What you need to know
- Microsoft Edge now shows a survey when you try to download Google Chrome.
- The survey asks you to explain "why you are trying another browser."
- There's a chance that the survey is part of a limited test, as it only appears for some members of our team when attempting to download Chrome.
Microsoft Edge is at it again. The browser will now open its Sidebar and show a survey when you try to download Google Chrome. This is the latest in Microsoft's crusade against Chrome. The company has made it more difficult to set Chrome as your default browser and has a plethora of prompts and warnings when you try to install Google's browser.
The new survey, which was first spotted by Neowin, appears in the Sidebar of Edge, which is a handy feature on its own, but I suspect many would prefer it not be used to question why you want another browser. It seems the survey is in limited testing, as some members of our team see it while others do not.
The survey asks, "can you please take a minute to tell us why you are trying another browser?" It then lists the following options:
- I can't search Google easily
- I can't access my Google documents
- I don't have my favourites or passwords here
- Too many ads and pop-ups
- I don't like the news feed
- It's too slow
- My websites don't work on Microsoft Edge
- My reason is not listed here
I imagine that Microsoft wants to highlight that some of these reasons aren't applicable. For example, Edge has a tool to import your passwords and favorites from Chrome.
While many will consider the survey a nuisance, Edge does not block the download of Chrome. Even with the Sidebar popping open and presenting to poll, the download for Chrome begins as normal. You can simply close the Action Center prompt and swap on over to Google's browser.
Microsoft Edge is annoying
I feel like I write the same article every few months when it comes to Microsoft Edge. It's a fine browser. Honestly, I think it could be the best browser on Windows 11 if Microsoft would leave it alone. Edge has a ton of features and a nice layout. Microsoft switched its browser to Chromium years ago, so it works with most of the web.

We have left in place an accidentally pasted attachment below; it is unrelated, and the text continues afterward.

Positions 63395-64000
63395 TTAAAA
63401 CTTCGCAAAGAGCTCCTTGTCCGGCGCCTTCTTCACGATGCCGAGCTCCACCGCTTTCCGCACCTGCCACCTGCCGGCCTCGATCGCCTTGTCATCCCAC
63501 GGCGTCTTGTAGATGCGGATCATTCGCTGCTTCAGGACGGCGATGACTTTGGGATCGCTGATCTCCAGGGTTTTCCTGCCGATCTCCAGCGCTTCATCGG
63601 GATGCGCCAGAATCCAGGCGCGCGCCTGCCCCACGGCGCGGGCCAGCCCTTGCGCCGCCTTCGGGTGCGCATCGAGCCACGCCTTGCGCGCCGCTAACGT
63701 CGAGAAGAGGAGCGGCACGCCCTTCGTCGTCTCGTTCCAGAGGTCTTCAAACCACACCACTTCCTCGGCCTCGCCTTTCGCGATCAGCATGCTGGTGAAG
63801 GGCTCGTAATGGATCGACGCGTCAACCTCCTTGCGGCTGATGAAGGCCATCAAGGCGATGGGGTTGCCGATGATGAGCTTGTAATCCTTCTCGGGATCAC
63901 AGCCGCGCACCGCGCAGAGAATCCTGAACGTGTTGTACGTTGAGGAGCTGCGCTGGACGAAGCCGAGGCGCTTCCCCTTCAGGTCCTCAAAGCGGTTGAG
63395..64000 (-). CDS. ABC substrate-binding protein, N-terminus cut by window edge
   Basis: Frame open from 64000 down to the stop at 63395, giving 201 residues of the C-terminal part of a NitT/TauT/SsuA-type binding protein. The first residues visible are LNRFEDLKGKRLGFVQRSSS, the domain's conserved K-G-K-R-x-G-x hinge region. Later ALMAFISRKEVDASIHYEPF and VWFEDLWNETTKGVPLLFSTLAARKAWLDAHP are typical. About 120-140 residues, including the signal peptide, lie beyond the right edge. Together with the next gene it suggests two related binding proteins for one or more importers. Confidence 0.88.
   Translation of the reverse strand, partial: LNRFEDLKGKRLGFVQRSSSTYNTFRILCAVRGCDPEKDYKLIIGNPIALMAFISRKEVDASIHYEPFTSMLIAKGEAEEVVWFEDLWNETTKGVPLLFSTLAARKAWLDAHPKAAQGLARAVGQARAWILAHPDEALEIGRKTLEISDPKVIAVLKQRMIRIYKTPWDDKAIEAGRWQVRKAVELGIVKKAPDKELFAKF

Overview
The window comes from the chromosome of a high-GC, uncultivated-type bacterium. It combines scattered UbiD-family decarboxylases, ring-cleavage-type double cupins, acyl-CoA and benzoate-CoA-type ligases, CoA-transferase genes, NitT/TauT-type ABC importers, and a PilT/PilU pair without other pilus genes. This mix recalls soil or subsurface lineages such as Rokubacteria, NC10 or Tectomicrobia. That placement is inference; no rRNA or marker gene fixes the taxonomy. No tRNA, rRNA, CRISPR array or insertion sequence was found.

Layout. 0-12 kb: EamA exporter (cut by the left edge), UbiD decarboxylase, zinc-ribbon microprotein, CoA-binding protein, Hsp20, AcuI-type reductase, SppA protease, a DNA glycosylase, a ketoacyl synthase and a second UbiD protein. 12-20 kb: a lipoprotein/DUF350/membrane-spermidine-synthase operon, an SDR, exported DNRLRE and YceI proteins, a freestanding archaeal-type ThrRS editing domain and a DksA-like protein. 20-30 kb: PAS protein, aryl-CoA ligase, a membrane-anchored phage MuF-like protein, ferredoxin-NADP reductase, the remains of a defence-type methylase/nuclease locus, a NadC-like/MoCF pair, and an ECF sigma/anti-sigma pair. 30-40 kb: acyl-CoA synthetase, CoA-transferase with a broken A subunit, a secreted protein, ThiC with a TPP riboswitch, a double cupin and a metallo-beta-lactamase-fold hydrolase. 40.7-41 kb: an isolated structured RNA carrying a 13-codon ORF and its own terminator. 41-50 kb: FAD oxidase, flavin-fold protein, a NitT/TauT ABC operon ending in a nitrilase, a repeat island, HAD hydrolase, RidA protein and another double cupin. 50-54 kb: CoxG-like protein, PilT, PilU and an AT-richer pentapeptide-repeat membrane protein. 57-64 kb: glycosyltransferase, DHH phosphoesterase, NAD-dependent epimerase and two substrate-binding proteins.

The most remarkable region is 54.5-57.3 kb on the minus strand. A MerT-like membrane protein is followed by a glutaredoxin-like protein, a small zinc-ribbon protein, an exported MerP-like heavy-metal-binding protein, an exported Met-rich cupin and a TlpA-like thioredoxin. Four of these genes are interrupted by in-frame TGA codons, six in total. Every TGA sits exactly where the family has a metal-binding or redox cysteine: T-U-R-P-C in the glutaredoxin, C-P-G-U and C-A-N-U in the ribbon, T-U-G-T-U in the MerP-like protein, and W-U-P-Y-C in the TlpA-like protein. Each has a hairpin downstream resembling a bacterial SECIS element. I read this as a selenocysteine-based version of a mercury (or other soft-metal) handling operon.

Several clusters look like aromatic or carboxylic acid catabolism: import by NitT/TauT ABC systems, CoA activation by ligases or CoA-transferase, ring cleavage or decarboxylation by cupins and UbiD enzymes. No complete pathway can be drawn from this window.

But it seems that as soon as Microsoft realized it made a browser some people may want to use it realized there was money to be made. Since its initial launch, Edge has been bloated with monetization features, such as shopping tools and prompts to get you to use Bing.
On their own, some of these features are useful. Our guide on "how to use Microsoft Edge to save money and time shopping" helped people save a few bucks. But Microsoft is too aggressive with its browser and with Bing. Many features are turned on by default when updates roll out rather than being opt-in add-ons.
Before anyone jumps into the comments and points out the Google does the same thing. Yes, of course it does. But like my mom always says, "two wrongs don't make a right." That being said, it's still hilarious that Windows Phone got revenge on YouTube from the grave.
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Sean Endicott brings nearly a decade of experience covering Microsoft and Windows news to Windows Central. He joined our team in 2017 as an app reviewer and now heads up our day-to-day news coverage. If you have a news tip or an app to review, hit him up at email@example.com.